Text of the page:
What You Should Know About Monkeypox and Pregnancy

An American lady who tested positive for monkeypox during her pregnancy has reportedly given birth to a healthy infant as the outbreak continues to spread across the country. Monkeypox cases are on the rise. In this article, learn more on what you should know about monkeypox and pregancy.

According to the Centers for Disease Control and Prevention, one pregnant lady in the United States has given birth to a baby infected with monkeypox. Although the virus could have crossed the placenta and infected the fetus, this did not happen. A healthy pregnancy and newborn infant are being reported.

It’s natural for people to be anxious about getting pregnant again so soon after the COVID-19 outbreak. There can be confusion and anxiety when new treatment and vaccination recommendations are released since people may not know which ones apply to them and how to best protect themselves.

The Dangers of Monkeypox During Pregnancy

To put it another way, pregnant women are easy targets for viruses. A weakened immune system makes many viral infections more dangerous during pregnancy, and the risk increases toward the end of the process. In late pregnancy, chicken pox, for instance, can cause severe complications.

When it comes to pregnancy, how dangerous is monkeypox? Pregnancy loss and stillbirths have been reported among people who have tested positive for monkeypox. While research on the effects of monkeypox on pregnant women is minimal, one paper released in 2017 provides some insight.

Four pregnancies affected by monkeypox are documented, demonstrating the potential for devastating effects. Premature stillbirth of a fetus occurred in one case. Monkeypox had spread to the fetus, as evidenced by the liver infection and other obvious abnormalities seen at the autopsy. Two of the ladies experienced miscarriages at an early stage, while the third had no complications.

Is Fetal Transmission of Monkeypox Possible?

The mother’s monkeypox did not spread to her child in the one case reported to the CDC in the United States. However, the transmission of the virus to the developing child is theoretically feasible.

According to the CDC, “the virus can cross the placenta and infect the fetus.”

Fetuses might not contract monkeypox while in the womb, but they might catch it from a parent who is itchy during birth. Contact with open sores or scabs caused by monkeypox is how the virus is propagated. It is reasonable to assume that vulvar lesions, regardless of their location at the moment of birth, can be transmitted to the newborn.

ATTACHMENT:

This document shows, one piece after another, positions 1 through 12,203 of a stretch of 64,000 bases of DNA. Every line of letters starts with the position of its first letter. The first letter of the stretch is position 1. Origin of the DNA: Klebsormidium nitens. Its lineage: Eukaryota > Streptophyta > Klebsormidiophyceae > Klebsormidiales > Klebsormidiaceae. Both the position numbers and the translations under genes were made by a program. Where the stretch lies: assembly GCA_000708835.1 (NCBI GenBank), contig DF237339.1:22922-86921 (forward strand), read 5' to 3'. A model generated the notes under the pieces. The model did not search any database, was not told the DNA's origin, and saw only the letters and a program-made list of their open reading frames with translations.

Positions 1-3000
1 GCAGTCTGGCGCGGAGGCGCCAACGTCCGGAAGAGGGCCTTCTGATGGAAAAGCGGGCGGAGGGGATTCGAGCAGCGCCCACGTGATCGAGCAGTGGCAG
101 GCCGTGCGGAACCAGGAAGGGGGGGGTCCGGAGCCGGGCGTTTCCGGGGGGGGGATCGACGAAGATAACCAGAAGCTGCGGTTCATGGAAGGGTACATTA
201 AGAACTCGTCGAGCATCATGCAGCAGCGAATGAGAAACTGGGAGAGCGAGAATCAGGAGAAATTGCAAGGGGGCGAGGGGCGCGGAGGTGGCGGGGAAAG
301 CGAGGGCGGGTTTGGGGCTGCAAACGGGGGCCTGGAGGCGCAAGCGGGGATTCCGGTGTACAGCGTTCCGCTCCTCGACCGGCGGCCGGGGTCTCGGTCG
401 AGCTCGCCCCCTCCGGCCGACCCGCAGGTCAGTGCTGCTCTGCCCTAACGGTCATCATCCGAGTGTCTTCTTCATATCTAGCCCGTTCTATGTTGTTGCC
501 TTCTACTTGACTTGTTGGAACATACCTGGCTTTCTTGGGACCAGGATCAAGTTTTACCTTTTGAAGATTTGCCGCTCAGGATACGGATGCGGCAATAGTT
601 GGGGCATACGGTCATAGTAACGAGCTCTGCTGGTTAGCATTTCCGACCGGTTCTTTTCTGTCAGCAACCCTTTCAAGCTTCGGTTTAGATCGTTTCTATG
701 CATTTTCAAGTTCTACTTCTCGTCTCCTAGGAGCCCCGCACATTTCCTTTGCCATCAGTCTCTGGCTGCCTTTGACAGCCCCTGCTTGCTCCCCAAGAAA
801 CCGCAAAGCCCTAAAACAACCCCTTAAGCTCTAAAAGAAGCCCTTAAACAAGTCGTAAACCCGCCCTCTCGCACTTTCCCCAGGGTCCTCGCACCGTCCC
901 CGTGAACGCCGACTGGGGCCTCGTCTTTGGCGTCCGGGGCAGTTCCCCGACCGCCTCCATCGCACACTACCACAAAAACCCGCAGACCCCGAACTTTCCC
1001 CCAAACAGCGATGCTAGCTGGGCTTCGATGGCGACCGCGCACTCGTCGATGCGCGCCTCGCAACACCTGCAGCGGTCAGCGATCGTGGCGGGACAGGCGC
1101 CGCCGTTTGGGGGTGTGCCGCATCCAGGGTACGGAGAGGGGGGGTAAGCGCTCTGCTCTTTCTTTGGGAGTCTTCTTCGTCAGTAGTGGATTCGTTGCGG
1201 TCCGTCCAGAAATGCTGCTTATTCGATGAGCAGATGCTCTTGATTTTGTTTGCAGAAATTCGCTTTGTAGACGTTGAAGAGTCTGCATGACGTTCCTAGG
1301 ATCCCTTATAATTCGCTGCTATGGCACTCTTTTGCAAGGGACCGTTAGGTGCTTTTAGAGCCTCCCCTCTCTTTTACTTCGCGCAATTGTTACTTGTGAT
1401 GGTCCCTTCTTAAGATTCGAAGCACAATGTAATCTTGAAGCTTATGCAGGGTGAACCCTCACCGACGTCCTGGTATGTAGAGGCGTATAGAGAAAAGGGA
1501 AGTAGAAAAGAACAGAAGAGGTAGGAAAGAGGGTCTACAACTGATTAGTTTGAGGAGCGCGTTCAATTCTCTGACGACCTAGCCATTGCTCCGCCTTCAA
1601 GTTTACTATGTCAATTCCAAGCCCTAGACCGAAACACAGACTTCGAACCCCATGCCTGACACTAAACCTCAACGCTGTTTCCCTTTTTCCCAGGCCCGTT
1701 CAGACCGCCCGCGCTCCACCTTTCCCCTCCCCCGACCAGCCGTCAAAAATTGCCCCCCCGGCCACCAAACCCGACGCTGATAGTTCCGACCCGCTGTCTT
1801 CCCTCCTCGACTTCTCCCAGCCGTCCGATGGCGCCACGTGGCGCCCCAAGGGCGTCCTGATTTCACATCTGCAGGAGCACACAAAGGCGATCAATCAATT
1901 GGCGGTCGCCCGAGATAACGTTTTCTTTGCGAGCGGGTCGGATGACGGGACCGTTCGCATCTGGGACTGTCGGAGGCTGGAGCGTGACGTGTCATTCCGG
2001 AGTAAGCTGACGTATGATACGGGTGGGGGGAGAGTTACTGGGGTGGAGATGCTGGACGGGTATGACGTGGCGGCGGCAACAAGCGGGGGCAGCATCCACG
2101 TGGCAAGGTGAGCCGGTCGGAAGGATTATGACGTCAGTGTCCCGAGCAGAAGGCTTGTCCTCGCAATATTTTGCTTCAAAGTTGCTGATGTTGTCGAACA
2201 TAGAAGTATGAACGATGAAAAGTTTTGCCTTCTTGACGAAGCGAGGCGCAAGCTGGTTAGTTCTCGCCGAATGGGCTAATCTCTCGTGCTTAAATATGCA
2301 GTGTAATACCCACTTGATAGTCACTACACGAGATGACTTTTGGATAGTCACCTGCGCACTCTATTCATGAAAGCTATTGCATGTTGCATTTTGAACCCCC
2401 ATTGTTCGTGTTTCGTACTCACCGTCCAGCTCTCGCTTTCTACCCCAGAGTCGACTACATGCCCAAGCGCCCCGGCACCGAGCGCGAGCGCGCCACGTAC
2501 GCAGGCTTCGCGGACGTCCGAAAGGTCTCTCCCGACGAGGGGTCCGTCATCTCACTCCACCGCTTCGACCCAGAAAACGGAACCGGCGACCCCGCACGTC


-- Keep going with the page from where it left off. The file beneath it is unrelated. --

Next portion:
Monkeypox Symptoms in Expecting Mothers

The most obvious sign of monkeypox is a rash that may cause discomfort in the form of itching or blistering. While most often found in or near the genitalia, this condition can manifest anywhere on the body, including the mouth, face, chest, hands, and feet.

Other symptoms, as per the CDC, include:

  • Fever
  • Headache
  • Body aches and a stiff back
  • lymph node swelling
  • Chills
  • Exhaustion
  • Ailments of the respiratory system, such as a scratchy throat, stuffy nose, or hacking cough.

Women who are expecting should be alert for these signs and contact their doctor if they are worried.

How Do You Cure Monkeypox?

As of right present, TPOXX is the only medicine available for treating monkeypox in pregnant women (tecovirimat). The CDC reported that there are no human data available on its use during pregnancy.

Pregnant women could be treated with it, but care would need to be taken. Given the lack of data on its safety in pregnancy and its effectiveness in preventing mother-to-child transmission, pregnant women and their doctors would need to have a discussion about the potential risks and benefits if the woman became infected.

If someone is pregnant, may they get vaccinated against monkeypox?

Despite a lack of human data, only the JYNNEOS vaccine, out of the two now used to prevent monkeypox in the United States, may be considered safe for pregnant women. The CDC advises against using ACAM2000 because of the potential for miscarriage, birth abnormalities, and other harm to the developing baby.

The CDC advises against close contact with persons who develop a rash that resembles monkeypox, and that is not a reaction to the vaccine.

The likelihood of contracting an infection is minimal for the general population.

While the possibility of contracting monkeypox during pregnancy may strike fear in the hearts of many, physicians, stress that it is still a very uncommon occurrence.

Currently, in the United States, the transmission of monkeypox has virtually exclusively occurred between men who have had sex with other men, putting pregnant women at extremely low risk of contracting the disease. Someone who is pregnant and has had several sex partners is more likely to have a baby with a birth defect. The great majority of people are not at risk.

When a new virus emerges and starts making its way closer to home, it’s natural to feel anxious. According to experts, the danger of monkeypox infection during pregnancy is still quite low. If you’re worried about developing or being exposed to the virus, see your doctor.

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